Dr. Kizzmekia Corbett simplifies the coronavirus vaccine
Dr. Kizzmekia Corbett, a North Carolina native who helped develop Moderna's COVID-19 vaccine, speaks about coronavirus in Orange County.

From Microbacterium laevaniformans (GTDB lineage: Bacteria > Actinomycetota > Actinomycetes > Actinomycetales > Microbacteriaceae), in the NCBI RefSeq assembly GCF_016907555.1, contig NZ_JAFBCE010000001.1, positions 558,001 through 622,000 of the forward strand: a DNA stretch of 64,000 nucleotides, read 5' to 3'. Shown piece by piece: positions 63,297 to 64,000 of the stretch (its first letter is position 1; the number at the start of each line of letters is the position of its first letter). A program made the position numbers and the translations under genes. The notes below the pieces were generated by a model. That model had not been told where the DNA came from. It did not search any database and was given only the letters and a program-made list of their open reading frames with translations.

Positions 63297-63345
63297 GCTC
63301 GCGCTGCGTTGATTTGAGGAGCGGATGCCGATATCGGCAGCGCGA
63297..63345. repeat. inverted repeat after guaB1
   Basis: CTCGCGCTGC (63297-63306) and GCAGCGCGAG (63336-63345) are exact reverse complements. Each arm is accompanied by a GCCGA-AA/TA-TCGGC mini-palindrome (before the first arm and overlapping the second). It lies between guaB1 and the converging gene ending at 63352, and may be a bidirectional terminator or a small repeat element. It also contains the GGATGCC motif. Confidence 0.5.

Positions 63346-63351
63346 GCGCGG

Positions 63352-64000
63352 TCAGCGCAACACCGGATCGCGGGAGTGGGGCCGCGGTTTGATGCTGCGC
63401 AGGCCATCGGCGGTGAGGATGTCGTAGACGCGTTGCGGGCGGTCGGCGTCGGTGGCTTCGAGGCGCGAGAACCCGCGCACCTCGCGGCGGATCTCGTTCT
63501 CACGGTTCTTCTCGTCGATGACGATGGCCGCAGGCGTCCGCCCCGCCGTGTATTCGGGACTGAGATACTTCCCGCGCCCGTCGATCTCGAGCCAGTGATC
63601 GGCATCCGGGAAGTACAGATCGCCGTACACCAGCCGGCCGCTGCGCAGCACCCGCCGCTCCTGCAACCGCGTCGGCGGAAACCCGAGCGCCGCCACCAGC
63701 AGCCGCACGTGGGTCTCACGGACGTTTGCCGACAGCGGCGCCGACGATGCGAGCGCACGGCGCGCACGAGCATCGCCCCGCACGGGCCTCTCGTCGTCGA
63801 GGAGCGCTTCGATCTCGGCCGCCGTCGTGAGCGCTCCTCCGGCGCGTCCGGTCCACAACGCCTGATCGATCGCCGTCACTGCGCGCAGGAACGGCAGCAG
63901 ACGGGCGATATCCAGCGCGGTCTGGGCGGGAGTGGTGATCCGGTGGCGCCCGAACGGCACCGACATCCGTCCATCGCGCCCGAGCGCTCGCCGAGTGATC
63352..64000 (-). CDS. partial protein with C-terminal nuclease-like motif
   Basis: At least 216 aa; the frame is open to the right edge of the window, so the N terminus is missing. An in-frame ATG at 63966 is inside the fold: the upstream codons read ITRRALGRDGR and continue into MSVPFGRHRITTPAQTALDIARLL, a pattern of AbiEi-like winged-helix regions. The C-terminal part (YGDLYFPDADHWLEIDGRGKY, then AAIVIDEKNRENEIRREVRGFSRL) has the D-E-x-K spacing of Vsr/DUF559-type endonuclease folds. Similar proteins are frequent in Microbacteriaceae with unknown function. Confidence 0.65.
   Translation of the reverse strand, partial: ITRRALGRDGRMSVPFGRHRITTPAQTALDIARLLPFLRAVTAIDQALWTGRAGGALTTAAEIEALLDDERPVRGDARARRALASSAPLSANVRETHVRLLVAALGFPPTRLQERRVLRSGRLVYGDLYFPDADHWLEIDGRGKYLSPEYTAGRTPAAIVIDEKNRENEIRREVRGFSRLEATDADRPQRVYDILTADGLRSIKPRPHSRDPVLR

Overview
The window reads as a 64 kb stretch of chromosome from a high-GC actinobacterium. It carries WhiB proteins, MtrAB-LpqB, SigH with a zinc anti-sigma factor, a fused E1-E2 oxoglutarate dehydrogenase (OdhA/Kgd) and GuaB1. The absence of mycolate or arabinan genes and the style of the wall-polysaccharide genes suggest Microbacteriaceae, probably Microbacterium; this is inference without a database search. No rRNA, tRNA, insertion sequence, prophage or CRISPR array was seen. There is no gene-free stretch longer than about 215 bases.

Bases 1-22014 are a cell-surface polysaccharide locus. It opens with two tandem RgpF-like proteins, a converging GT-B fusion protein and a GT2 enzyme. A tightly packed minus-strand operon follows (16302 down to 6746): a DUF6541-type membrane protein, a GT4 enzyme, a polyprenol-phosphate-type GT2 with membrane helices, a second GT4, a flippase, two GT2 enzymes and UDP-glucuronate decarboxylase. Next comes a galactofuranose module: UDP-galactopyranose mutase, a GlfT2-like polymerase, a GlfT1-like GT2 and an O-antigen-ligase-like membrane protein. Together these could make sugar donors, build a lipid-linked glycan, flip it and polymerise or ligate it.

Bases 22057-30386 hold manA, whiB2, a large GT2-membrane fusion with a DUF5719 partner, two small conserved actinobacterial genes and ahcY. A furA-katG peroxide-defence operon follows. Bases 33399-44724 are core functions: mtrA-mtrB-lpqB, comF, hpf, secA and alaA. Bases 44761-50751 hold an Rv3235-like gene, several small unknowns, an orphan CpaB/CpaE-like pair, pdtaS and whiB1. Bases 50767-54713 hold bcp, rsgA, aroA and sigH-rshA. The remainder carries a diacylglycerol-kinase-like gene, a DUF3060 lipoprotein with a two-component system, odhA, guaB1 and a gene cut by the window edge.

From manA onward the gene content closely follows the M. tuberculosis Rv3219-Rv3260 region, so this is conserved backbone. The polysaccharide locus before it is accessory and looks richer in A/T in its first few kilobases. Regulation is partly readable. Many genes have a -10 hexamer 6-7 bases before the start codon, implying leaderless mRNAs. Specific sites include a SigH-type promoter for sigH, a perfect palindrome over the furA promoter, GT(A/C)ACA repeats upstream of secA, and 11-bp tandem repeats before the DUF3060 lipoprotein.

ways to make itself better. Better at doing that. So viruses must use our bodies in order to spread. So it's important to know that so that we could know how to protect ourselves and know how to allow ourselves to not be beacons of viral spread. So the first thing that we do is where mask everyone knows that where your mask for your safety and for the safety of others around you keep your distance. We like to say that 6 ft apart from each other is probably one of the best ways Thio keep ourselves from spreading virus from person to person, and the other is just being generally socially responsible. We're in a pandemic. About two people are dying every single minute in this country. Ah, large burden of those people are people in low incomes in the elderly and minority or marginalized communities. And so it is. Our duty as a community is to keep everyone safe. So with all of the variants notwithstanding, one of some of the good news is that even though these variants air really scary from a transmission perspective, many of the vaccines including the one that I helped develop with Madonna are showing that they still have some efficacy against those variants. So the next thing that we want to do in order to stop this pandemic is to ensure that we are fully well informed around the vaccines so that when the vaccines show up in our neighborhood, we're ready to take them. And so how do you become informed? Well, the first step is to remember to follow the right information. Many people feel like they have all the information in the world around these viruses and around these vaccines. But it is important for us to decipher what is truth and what is not. The next key step is to understand how these vaccines work. The vaccine that I created in collaboration with Madonna, it's called a messenger are in a back seat. I know that seems really weird because it says that we're using some genetic material to make your body better at fighting off the virus. And while it's weird for me, from a science perspective is pretty cool. So let me break it down all we're doing and we're taking a small little piece of the virus. This piece of the virus is called the spike protein. Despite protein is the one protein that I have spent the last seven years of my career studying at the N. I H. And because of the work that we've done for the last seven years, it allowed us to understand how to make a really, really good vaccine that targets that spike protein in specific. So if you think about it, if despite, protein is the protein that the virus uses to get inside the cells. If your body makes really good immune responses that are directed specifically to that protein, you can stop a virus in its tracks inside of your body. That's really cool. And the way that we're doing that is by allowing your body to become familiar with that spike protein. So we give your body just that spike protein and really safe message. Think of it like a Snapchat message, sending the message to your body to say, Hey, body, make this spite protein so that my body could so that we can build on immune response to it and then doing that with the messenger RNA. What we've shown not just with Madonna's vaccine candidate but also with fighters vaccine candidate is that you can have up to 95% efficacy. So let's talk a little bit about efficacy. So efficacy is the number that says If I particularly get the vaccine, I have blank percent less chance of getting this disease. So if you get Madonna or Fighters Vaccine, which are the two vaccines that are currently available via the federal drug administrations, what's called emergency use authorization? You have a 95% less chance of getting Cove in 19. So imagine that for you and then imagine that for everyone around you in your community. And that's the entire purpose of vaccines. The entire purpose of vaccines is to reduce the disease burden on a community level. So as you start to see more and more people getting, their vaccines will start to see hospitals being relieved. If their emergency rooms, we'll start to see less people dying of Kobe 19. And most importantly, if you're exhausted, like me of being at home, as you can see that I am, we'll start to see our lives get back to normal. So my advice to you is that you fully understand what's coming your way, not just from the virus perspective. But then also from the vaccine perspective. And as I like to say, arm your information, know exactly what you're dealing with so that it was when it's your time to say, Do I get the shot or not? You can say yes or no and be fully aware of the consequences of your actions in one way or another. These vaccines are vetted through a highly systematic process that even caused me to lose sleep at night as we were developing them. But it is a process that takes no one, um, takes nothing and no one for granted. This process is very strenuous. It is equal across all of the different vaccine candidates, and the simple questions that lie in that process are. Is the vaccine safe? And is the vaccine effective? And once you get to the point that you've answered those questions like Pfizer and Madonna, half with their vaccine candidates, you start Thio, put those vaccines into the general population. So now in the US, there are 20 or so million people that have gotten a dose of Pfizer or Madonna's vaccine. Several million that I've even gotten their second dose, including me. Some of the things that you might see our anecdotal accounts of people saying, Oh, my gosh, I got a fever. Oh, my gosh, I was so tired after getting the vaccine. And what I want you to understand is that those types of reactions are the same types of reactions that people get. For example, after a flu shot or any other vaccine is basically telling you that your body woke up and started toe produce a really, really robust immune response. This does not mean that the vaccine is unsafe. In fact, what that means is that it is doing exactly what it has south out to do. I personally got my shot last Monday, and what I felt was soreness at my injection site. I felt a little bit like I had a headache for a couple hours, and I was extremely sleepy or having fatigue. So those are the kinds of things that you can expect. But on the other side of it, what I can expect about next week when I hit that two week mark after getting my second doses that I could be free in understanding that if I come in contact with the virus that causes Cove in 19. I am greater than 90% less able to get the disease, which is extremely important as we think about the ramifications off Cove in 19, both on the short term and also on the long term. So for me, as a fellow North Carolinian to you, I hope that helped to break down some of the information that is necessary for you to make your informed decision around how to maneuver in this devastating pandemic. And without further ado, I hope you enjoy the rest of the acts Summit want to thank are, um, video department Jonathan Smith, for that presentation. And we definitely think Dr Corbett for finding time to record that video for us and share that news with the citizens of Orange County and across the triangle area. And so, um, we're not able to actually her any questions because that was pre recorded, but definitely we give her kudos for the education she provided. Uh, that was plain and simple for us to understand. And so, with that, I am going to turn over to Miss Stewart. She is our Orange County health director, and she's going to give you